Saturday, March 21, 2009

Teens in rural America drinking chemicals to induce abortions  

Some teenage girls in rural America are now self-inducing abortions by drinking chemicals that are used to abort livestock. There have been cases documented in at least three rural Wisconsin counties. These chemicals can be effective in terminating a pregnancy in a human, but they can also cause infections, blood loss, and death. Judie Brown, president of the American Life League made this sweeping generalization about pro-choice advocates:

"The culture of death would shed not a tear, of course, but for those of us who struggle to restore moral sanity to America, a report like this sends shivers down our spines."

The culture of death would shed not a tear? What in the hell makes her think that abortion rights advocates don't care about the health of young girls? One would have to be made of stone to not feel some concern that teenagers are literally drinking poison because they feel as if they have no other options. However, Ms. Brown and I have very different takes on the situation. The article on begins with a quote from her that, at first, seems like it's coming from a pro-choice activist... but the second-half of the quote confirms otherwise:

"What kind of world have we created for these girls that they're drinking poison and risking death in these modern-day back-alley abortions, rather than bear their child in love?"

I'm going to take a wild guess that Ms. Brown believes us family-rejecting anti-child pro-death feminazis have created a world in which the average woman lacks any sense of morality, and therefore would kill her child without thinking twice.

What kind of world do I think has been created? A world in which:

  • Abortion is so stigmatized that young girls are terrified to let even their closest friends know that they are thinking of obtaining one.

  • Abstinence-only education is still being imposed on young minds, despite mounting evidence that proves such programs are a huge failure. These programs cause young people to have no idea how to protect themselves from unplanned pregnancies, let alone what to do should one occur, thus causing them to utterly panic when it happens.

  • Abortion restrictions, such as parental consent laws, cause women to reject the option of obtaining an abortion safely and legally, thereby forcing them to find dangerous and deadly ways of inducing one.

I am just completely perplexed at the backwards logic of the anti-choice movement. How are we, as pro-choice activists, in any way responsible for young women drinking chemicals to abort a pregnancy? If it were up to us, every community would have at least one abortion provider, no restrictions would discourage those who wish to obtain an abortion from getting one, and every woman would have the ability to get an abortion safely, without being alienated by their friends and family. But of course, we're the bad guys. It's not, oh I don't know, the people who impose endless restrictions on abortion, forcing scared young women to find other ways to obtain one, or the people who withhold crucial information about sex and instead impose abstinence, or the people who put extreme amounts of pressure on young people to abstain from sex; a notion that is wildly outdated.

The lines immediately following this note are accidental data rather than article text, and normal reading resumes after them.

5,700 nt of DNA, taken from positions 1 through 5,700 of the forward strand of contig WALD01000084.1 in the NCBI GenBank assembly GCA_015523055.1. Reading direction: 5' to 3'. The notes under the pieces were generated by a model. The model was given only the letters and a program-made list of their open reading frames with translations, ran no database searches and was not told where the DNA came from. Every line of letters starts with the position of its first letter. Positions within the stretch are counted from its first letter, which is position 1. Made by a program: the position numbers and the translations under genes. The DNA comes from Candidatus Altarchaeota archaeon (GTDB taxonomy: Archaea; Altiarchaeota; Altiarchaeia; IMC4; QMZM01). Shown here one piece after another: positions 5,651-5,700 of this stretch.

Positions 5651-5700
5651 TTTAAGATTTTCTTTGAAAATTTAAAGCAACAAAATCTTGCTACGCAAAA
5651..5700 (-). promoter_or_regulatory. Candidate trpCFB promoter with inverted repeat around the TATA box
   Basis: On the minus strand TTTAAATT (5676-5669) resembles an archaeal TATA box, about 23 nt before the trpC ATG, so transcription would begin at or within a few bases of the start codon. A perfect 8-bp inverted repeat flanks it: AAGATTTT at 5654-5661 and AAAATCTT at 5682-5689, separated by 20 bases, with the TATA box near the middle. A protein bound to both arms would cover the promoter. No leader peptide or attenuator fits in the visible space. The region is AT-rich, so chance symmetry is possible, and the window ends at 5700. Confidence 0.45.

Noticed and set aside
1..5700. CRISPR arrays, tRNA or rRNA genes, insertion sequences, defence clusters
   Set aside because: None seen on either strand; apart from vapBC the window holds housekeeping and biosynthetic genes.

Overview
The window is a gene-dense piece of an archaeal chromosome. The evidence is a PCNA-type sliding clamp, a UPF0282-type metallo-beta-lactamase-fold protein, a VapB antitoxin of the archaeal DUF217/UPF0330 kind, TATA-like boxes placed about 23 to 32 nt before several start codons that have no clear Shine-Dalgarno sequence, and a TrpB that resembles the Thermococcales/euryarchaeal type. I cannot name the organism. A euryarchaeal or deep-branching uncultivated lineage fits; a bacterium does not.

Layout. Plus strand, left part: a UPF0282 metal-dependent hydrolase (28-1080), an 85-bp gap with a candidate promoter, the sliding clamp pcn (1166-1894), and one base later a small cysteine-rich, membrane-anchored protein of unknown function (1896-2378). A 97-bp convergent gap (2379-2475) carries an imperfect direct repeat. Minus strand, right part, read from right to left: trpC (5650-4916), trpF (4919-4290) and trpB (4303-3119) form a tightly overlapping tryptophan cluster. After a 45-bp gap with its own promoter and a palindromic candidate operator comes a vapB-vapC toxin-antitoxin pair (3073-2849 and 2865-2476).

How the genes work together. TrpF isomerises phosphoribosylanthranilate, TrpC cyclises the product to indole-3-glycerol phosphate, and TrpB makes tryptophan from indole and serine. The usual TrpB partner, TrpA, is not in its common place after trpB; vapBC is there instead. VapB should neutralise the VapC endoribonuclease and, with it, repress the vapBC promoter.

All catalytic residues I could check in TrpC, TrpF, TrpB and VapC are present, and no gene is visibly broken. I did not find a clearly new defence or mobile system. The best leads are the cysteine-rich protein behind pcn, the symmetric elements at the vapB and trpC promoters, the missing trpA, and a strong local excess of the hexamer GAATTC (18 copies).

Get with the fucking times.

By the way, for future reference,, who prides itself on practicing "uncompromising journalism, seeking truth and justice and revitalizing the role of the free press as a guardian of liberty," is horribly biased. They failed to interview one pro-choice person for this article, and the fact that their website features an enormous advertisement for Ann Coulter's new book is hardly promising. Follow every shot of news from this website with your liberal feminist chaser.

What next?

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1 comments: to “ Teens in rural America drinking chemicals to induce abortions

  • March 23, 2009 at 1:18 PM  

    I'm sure it doesn't help that in lots of rural areas, the only pharmacy within miles is the local one run by some friend of the family. How likely is it that these girls can go and get birth control or EC? These pharmacies may even be the ones who seek to deny birth control to teens. I'm not trying to lump all rural areas into that one stereotype, but it does happen. And when these girls are left with few to no options, they turn to horrific things like drinking chemicals to induce abortions.